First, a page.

….. This has been an exceedingly silly political season … But it has also been a sad one. The Republican establishment acts as if this season’s goon squad of presidential candidates has come out of nowhere, an act of God …. it has only itself to blame. For too long it has been mute in the face of a belligerent anti-intellectualism, pretending that knowledge and experience do not matter and that Washington is a condition and not a mere city. The endorsement of Gingrich by Cain was not a bulletin. It was a feeble blip on a scope. The GOP is brain-dead.
Republican presidential candidate and former Massachusetts Governor Mitt Romney shakes hands with U.S. Senator John McCain at a campaign stop in Manchester, New Hampshire, January 4
Time: Announcing his support for Mitt Romney, Senator John McCain said, “The time has arrived for Republicans to choose a presidential nominee; a new standard bearer who has the ability and determination to defeat President Obama …. I’m pleased to have made my choice, and to endorse Governor Mitt Romney for the Republican nomination for President.
Governor Romney offers us the commonsense reforms of government policy that are necessary to turn around our economy. His record of accomplishment in government and business are a testament to his leadership abilities…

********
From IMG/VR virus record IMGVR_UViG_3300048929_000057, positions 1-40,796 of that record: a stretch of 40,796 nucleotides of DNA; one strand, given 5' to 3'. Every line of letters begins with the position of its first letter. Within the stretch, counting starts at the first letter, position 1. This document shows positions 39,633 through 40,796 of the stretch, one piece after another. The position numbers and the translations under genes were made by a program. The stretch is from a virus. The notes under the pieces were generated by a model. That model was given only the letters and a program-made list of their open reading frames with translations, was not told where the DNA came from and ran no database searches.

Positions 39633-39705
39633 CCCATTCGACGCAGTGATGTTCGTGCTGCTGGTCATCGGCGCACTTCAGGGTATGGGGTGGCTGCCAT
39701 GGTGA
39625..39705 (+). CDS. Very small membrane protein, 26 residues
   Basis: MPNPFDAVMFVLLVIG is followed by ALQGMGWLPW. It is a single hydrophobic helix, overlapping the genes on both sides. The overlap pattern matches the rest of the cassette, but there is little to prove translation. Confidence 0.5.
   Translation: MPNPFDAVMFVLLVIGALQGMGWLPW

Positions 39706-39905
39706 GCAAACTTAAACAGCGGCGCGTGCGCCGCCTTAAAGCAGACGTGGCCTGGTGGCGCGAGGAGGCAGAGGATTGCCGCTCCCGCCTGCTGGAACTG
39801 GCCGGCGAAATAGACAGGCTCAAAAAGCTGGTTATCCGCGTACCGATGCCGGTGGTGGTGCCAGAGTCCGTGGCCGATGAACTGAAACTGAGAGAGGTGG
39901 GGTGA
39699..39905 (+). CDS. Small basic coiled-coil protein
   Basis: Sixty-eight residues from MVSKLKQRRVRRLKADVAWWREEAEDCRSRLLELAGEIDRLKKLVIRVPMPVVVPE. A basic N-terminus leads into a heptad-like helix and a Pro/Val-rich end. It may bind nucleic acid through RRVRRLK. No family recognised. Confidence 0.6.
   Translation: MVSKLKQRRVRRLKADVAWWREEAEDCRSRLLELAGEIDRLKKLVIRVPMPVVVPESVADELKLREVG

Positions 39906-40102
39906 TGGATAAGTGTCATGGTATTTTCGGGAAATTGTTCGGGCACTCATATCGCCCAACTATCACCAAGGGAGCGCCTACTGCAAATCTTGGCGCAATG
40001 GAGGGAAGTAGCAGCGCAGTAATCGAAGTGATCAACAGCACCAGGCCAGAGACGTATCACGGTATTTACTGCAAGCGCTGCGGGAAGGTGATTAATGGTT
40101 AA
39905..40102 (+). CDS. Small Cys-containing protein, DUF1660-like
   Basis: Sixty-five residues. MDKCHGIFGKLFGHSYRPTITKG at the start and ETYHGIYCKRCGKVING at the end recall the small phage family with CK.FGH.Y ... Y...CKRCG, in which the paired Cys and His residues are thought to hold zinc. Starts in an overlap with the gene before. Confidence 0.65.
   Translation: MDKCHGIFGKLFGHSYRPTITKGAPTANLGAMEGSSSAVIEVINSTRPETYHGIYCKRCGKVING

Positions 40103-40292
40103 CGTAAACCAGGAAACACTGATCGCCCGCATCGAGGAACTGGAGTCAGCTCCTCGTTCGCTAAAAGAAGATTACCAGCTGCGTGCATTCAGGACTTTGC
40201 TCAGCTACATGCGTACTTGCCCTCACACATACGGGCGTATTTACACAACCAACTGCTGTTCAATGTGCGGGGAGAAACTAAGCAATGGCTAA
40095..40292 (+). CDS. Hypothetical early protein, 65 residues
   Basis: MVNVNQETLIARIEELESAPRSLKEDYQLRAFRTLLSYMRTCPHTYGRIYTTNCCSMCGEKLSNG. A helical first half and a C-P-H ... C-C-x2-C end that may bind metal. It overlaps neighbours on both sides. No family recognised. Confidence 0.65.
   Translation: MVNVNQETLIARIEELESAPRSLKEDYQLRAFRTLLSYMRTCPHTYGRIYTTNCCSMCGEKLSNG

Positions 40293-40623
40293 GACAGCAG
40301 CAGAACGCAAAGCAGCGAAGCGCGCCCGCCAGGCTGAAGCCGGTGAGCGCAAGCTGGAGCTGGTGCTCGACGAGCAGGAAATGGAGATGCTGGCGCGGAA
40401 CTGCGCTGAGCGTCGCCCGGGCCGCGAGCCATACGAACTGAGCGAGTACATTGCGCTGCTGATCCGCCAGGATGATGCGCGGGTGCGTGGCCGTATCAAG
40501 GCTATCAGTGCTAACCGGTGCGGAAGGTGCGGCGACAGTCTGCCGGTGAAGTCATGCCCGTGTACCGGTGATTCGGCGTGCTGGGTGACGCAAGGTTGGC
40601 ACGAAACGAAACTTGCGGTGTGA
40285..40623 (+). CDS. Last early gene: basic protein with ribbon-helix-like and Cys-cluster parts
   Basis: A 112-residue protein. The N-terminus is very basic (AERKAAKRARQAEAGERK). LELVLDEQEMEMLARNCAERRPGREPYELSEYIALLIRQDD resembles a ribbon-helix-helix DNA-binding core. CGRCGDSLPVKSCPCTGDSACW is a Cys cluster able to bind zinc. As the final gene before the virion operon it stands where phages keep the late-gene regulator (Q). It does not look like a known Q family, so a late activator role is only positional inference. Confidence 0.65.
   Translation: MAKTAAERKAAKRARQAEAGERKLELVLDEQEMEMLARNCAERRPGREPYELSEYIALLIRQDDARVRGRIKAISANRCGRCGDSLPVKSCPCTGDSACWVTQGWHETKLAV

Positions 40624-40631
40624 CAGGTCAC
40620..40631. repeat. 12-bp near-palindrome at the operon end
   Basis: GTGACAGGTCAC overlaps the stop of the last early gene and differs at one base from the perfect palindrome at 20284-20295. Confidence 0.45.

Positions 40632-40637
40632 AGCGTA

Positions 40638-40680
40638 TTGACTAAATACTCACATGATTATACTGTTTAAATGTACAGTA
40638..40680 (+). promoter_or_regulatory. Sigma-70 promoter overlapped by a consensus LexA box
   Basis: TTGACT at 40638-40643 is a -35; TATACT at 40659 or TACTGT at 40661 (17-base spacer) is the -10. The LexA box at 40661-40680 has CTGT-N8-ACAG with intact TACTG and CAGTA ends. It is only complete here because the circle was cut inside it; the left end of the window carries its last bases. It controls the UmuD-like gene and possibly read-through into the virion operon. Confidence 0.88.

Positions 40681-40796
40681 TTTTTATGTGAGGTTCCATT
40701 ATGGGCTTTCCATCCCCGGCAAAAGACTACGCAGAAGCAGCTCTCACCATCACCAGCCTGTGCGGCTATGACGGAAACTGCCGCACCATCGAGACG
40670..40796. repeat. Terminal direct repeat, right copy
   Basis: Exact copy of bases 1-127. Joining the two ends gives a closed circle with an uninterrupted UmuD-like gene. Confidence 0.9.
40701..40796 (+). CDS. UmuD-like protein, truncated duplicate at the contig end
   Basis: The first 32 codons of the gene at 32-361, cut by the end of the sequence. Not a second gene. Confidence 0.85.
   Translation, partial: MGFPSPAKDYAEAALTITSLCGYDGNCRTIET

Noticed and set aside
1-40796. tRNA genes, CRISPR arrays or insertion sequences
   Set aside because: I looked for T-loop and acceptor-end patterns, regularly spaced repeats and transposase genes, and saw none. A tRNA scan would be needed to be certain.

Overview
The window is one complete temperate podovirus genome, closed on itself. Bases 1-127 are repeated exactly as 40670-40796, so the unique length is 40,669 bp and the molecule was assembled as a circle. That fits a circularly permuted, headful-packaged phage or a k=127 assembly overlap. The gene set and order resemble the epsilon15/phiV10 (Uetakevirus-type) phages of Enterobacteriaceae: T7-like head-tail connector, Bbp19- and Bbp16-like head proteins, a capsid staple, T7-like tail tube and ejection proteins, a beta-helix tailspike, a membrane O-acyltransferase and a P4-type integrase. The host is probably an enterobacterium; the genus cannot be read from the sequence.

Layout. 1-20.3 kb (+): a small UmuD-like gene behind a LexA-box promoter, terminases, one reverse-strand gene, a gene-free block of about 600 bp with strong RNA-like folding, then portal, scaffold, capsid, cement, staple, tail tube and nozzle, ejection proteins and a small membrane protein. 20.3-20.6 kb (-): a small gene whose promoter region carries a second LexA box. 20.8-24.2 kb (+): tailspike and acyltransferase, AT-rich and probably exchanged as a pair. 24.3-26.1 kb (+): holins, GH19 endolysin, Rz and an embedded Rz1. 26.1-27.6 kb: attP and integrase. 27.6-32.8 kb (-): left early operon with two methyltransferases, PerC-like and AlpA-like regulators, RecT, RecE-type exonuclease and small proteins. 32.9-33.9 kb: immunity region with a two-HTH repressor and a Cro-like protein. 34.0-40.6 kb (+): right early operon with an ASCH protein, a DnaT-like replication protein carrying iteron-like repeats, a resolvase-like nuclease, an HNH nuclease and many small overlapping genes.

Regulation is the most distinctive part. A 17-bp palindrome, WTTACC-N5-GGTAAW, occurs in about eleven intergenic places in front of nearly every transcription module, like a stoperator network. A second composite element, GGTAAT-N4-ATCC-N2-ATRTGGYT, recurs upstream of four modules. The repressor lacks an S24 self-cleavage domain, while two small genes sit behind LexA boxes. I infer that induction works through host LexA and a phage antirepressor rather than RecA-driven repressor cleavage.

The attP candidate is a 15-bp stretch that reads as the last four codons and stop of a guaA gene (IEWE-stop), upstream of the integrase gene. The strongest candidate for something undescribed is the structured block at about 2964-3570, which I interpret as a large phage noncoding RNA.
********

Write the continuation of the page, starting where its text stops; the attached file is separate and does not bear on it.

“I had the privilege of running against Governor Romney for the nomination four years ago, and I know he is a tough competitor. I have no doubt he is the best candidate we can nominate. And I am proud to support him for President.”
President Barack Obama greets people outside the Eason home in Cleveland, Ohio, Jan. 4, 2012. (Official White House Photo by Pete Souza)
Paul Begala (Daily Beast): You gotta love a party in which Mitt Romney can do no better than virtually tie with the guy who compared gays to “man on dog” sex and thinks contraception is evil.
I would have never guessed Rick Santorum would be so happy about two men being tied up together….
So while the winner of Iowa in terms of expectations is Santorum, the story is the man he basically tied: Mitt Romney. Not to put too fine a point on it, but when you can’t beat the Man-on-Dog guy, who lost his home state by 18 percent, you stink. You really stink.
…. Four years ago, Romney received 25 percent of the vote in the Iowa caucuses. Unencumbered by the need for gainful employment, Romney has been running nonstop ever since, and, along with a pro-Romney super PAC, spent at least $4 million in Iowa in 2012. Yet he garnered – wait for it – 25 percent …. it seems to me that spending $4 million to gain zero points is a bad return on investment. That is one expensive treadmill. I’ve seen Astroturf with stronger growth…..
Steve Benen: It was easy to imagine Mitt Romney winning the Iowa caucuses. It was harder to imagine Romney winning Iowa and looking weaker at the same time.
And yet, that seems to be a fairly reasonable assessment of the race for the Republican presidential nomination this morning….
….. there’s not much for Romney to boast about here. After five years of near-constant campaigning, Romney managed to get fewer votes in Iowa last night than he did in his first campaign. He also picked up the dubious honor of the weakest win in the history of the caucuses – no victor has ever managed to finish first with less than 25% of the vote until last night.
After spending nearly $4.7 million, most of it towards the very end of the contest, these are not results Romney should be proud of.